The same night Moonlight won Best Picture, Get Out ended its fruitful theatrical debut with $33.4 million in North American grosses, surpassing forecasts that estimateda $28 million opening. Jordan Peeles horror film is expected to net another $26 millionthis go-round,remarkable for a genre known for steep second-weekend revenue declines.
One week alone cannot presage a seismic shift, but the coupled victories for Moonlight and Get Out send a clear message about the types of stories worth telling on the big screen. Moonlight is a delicate coming-of-age masterpiece with an exclusively black cast, and Get Out is a scalding satire that indicts Americas racial bigotry as thoroughly as any slavery movie.
The two share another commonality:rapturous reception.Moonlight drew near-universal acclaim and placed high on many critics year-end lists. It was, in many ways, the defining art film of 2016, doing first-rate business for a project that cost a mere $1.5 million to make. Similarly, Get Out promos boasted of the movies100 percent Rotten Tomatoes score, at least until critic Armond White published his characteristically contrarian review in the National Review.
Because Moonlight is an austere drama, it found an obvious portal into the Oscar race, eventually securing eight nominations. Get Out, on the other hand, hails from a genre regularly ignored by awards groups.Movies released in the first half of the year arent often remembered by the time Oscar campaigns rev up around September anyway. But those constructs should change because Get Out is every bit as worthy an Oscar candidate as much of the prestige fare that floods theaters every winter.
Making his directorial debut, Peele positions Get Outwithin a through-line of classics chronicling social terrors. He has cited Rosemarys Baby and The Stepford Wives nightmares about female subjugation and spousal manipulation as key influences. Except instead of demonic neighbors or patriarchal fascism, the fear in Get Out is something far more common: white people.
Peele has crafted a postmodern indictment of racial bondage that requires astute viewership. Some will call this a horror comedy, but thats a simplistic label: The humor is often a tongue-in-cheek result of the terror, which derives from white faces preying on black bodies. It is history, modernized and largely depoliticized, aside from the central milky clan insisting they would have voted for Barack Obama for a third term.
As Chris (Daniel Kaluuya), a black photographer, meets his white girlfriend Roses (Allison Williams) family for the first time at their suburban WASP manor, his anxieties are reflected in common horror tropes. Chris oozes paranoia, leaving us at first wondering, as we did with Rosemary, whether his misgivings are unfounded.
We are all familiar with, or can at least imagine, the stresses of meeting a partners relatives. (In-laws are terrifying, after all.) Abetted by the tension of a psychological thriller, that familiarity invokes skeptical amusement.We chuckle nervously as Roses family dotes over Chris like a trophy while their black house-servants mill about like zombies. We titter as his fears are seemingly confirmed and dismissed at once. Jump-scares those cheap Boo! tricks that have come to define the horror genre end in us laughing at ourselves for giving in to the scene the way it wants us to. We dont yet know Rose and her parents (Bradley Whitford and Catherine Keener) have brewed a sinister plot that lobotomizes and enslaves black people,but we can detect an intangible racism beneath the surface, and that careful escalation leaves the viewer feeling susceptible.(It must be said, however, that the film does pepper in earnest comedy, mostly thanks to Chris loyal best friend, played by a boisterous Lil Rel Howery.)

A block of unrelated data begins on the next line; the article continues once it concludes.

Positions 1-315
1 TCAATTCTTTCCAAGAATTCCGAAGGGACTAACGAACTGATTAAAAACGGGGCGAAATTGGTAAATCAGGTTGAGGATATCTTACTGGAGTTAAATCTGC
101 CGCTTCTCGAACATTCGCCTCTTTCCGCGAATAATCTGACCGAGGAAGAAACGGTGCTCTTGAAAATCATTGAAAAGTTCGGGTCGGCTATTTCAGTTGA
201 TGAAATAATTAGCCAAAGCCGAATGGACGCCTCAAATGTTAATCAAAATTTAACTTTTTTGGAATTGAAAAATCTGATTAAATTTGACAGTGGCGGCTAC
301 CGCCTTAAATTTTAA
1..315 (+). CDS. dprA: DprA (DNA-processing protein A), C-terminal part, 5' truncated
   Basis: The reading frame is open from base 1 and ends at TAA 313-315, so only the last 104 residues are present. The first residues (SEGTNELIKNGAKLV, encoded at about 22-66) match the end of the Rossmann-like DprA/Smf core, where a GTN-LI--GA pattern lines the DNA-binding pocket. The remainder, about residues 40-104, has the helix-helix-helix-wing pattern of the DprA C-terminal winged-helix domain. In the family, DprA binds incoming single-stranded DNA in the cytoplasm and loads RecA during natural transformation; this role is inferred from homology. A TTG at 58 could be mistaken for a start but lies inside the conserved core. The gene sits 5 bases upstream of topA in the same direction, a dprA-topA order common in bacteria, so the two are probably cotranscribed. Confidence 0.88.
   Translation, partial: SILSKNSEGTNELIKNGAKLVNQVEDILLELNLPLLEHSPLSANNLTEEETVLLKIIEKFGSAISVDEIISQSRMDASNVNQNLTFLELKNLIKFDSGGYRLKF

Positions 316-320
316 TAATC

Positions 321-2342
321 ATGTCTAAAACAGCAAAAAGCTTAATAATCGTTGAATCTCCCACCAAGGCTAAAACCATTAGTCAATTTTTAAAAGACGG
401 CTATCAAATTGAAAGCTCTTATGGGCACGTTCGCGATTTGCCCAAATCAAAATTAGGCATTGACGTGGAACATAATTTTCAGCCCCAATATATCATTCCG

Get Out is a piece of craftsmanship, seemingly made by a veteran director. It takes a skilled filmmaker with a deep connection to the nature of storytelling to create something that twists our familiarity with movies into something original. That it follows familiar patterns is precisely the point. In Peeles heightened narrative, well-meaning white people those clueless social liberals who would gladly dedicate their avocado toast to Black Lives Matter are villains without masks. These boogeymen and -women are all around us. You might even be one of them. And that idea, however brashly it is outlined, fosters a sociological commentary as complex as any prestigious Oscar title.
Whether Get Out will remain one of the years best, thereby sealing its Oscar worthiness, is yet to be seen. The last Best Picture champ released in January or February was 1991s The Silence of the Lambs, the only horror movie thats ever won. But Universal would be wise to start pondering an awards campaign, particularly for Kaluuyas effective performance and Peeles direction and script. Even if the Academy hasnt delivered on its promise, the Best Picture category expanded to a potential 10 slots so the Oscars could recognize popular movies regularly edged out by more somber conventions. Get Out is every bit as nuanced and layered as many intimate indie dramas, and at a time when our country can seem more racially polarized than ever, its just the sort of topical confrontation that Americans should be encouraged to embrace.
Get Out is now in theaters.